Cain and Gazi find their place

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Freshman guard Eli Cain has been a starter for most of the season.  (Geoff Stellfox / The DePaulia)

Freshman guard Eli Cain has been a starter for most of the season. (Geoff Stellfox / The DePaulia)

Even after the upset of No.11 Providence this Tuesday, DePaul’s men’s basketball team’s season is stuck in the mud with a 2-9 conference record. DePaul preaches staying in the moment, but the moment includes a look into two players leading the future of the program.

Head coach Dave Leitao’s prospects of winning this year were always dubious. The rise of young talent like Eli Cain and Erten Gazi signal a bright future for a program in desperate need.

“He’s been a rock, which is not something you associate with a freshman,” Leitao said on Cain’s behalf. “He’s growing exponentially within our program.”

As only a freshman, Eli Cain has made himself a starter. In 10 conference games, Cain is third on the team in minutes, netting eight points per game.

Cain’s success cannot be pinpointed to one aspect of preparation or coaching, although consistently being one of the last players in the gym doesn’t hurt. Neither does playing amateur basketball for AAU alongside Kentucky’s Isaiah Briscoe. The New Jersey product believes a lot of his ability comes from his positional versatility and moxie.

“One of the biggest things is that I’m real different” Cain said. “I can play three, even four positions at times.”

“I have a lot of confidence in myself.”

Confidence in Cain is a mutual feeling among the Blue Demons coaching staff. At just the age of 20, Cain is already DePaul’s preferred lockdown defender. He’s been tasked with guarding national talents such as Kellen Dunham, D’Vauntes Smith-Rivera, and most recently, Kris Dunn in the win over Providence. He’s also guarding positions all over the court.

“If there’s gonna be a guy that I want to make sure he’s not scoring, I make sure Eli’s gonna guard them,” Leitao said. “That speaks volumes for where he’s at right now.”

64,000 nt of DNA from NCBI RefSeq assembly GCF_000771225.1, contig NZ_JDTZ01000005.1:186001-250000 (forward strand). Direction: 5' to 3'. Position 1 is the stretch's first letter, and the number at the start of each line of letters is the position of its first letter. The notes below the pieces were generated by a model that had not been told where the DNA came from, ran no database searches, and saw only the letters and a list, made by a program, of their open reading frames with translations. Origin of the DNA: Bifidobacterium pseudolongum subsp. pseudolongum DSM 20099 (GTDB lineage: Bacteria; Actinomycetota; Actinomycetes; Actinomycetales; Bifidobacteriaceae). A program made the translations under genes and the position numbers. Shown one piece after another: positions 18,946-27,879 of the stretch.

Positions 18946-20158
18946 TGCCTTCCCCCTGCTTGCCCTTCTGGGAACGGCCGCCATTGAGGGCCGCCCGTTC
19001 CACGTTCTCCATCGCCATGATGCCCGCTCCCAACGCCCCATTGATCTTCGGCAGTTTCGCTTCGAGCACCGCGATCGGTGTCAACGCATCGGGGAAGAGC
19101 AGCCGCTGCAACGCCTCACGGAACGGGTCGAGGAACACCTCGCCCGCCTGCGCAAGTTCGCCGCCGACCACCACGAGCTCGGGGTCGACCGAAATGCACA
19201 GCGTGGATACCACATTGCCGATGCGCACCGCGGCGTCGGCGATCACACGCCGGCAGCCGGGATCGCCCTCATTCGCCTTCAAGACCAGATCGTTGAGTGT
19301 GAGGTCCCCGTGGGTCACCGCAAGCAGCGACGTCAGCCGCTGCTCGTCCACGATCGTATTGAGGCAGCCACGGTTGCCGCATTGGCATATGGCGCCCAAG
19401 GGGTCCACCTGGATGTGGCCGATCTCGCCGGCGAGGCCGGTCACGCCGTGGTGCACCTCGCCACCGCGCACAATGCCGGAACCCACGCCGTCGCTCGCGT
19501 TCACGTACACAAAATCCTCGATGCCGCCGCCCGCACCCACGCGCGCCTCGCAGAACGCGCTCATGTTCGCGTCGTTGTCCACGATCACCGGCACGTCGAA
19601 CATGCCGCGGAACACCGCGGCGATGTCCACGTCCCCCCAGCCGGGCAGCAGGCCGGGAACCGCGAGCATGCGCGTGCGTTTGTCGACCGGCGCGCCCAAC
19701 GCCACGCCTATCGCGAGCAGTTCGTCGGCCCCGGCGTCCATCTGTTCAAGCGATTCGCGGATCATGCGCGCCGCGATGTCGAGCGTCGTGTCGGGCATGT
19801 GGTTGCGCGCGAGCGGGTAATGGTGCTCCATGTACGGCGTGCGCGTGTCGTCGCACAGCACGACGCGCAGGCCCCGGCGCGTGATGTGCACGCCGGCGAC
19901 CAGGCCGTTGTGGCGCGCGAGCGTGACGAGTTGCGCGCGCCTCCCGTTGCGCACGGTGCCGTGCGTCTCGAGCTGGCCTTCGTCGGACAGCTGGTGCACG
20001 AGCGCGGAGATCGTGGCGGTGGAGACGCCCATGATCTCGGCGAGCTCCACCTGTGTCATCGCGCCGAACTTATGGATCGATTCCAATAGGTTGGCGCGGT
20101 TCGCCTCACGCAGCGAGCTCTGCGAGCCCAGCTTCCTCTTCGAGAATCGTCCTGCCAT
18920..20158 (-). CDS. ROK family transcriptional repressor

It hasn’t been all sunshine and lockdown defense for Cain, the pace of the game has been causing him to commit fouls and force turnovers.

“Certain passes you could throw in high school where you thread the needle, here it’s turnovers” Cain said. “Everything is faster.”

Although he’s not at the level of Eli Cain yet, Cyprus product Erten Gazi is also a contributing underclassmen. The transition to the Big East hasn’t been as easy for Gazi as it has been for Cain.

“Here in the U.S. we have more athletic guys,” Gazi said. “Everyone has to be able to guard 1-on-1.”

Under Leitao, defense is the most crucial part of the game. As long as Gazi is still adapting to the pace of the Big East game, he won’t see big minutes in big games.

Offensively, Gazi started the year tremendously confident. Through the first eight games, Gazi was shooting nearly 50 percent (12-for-26). Conference play hasn’t been as friendly to Gazi, as he averages less that a point per game. Although, flashes of Gazi’s talent still show up in practice and in games that are already out of hand.

Gazi said he is ready to elevate his game next year.

“I believe next year is going to be absolutely better than this year,” Gazi said. “It’s going to be easier for us to play what the coach wants from us.”

If Gazi continues to develop like Cain already has, the influx of recruits like Devin Gage, Brandon Cyrus and Al Eichelberger could yield the young nucleus Leitao needs.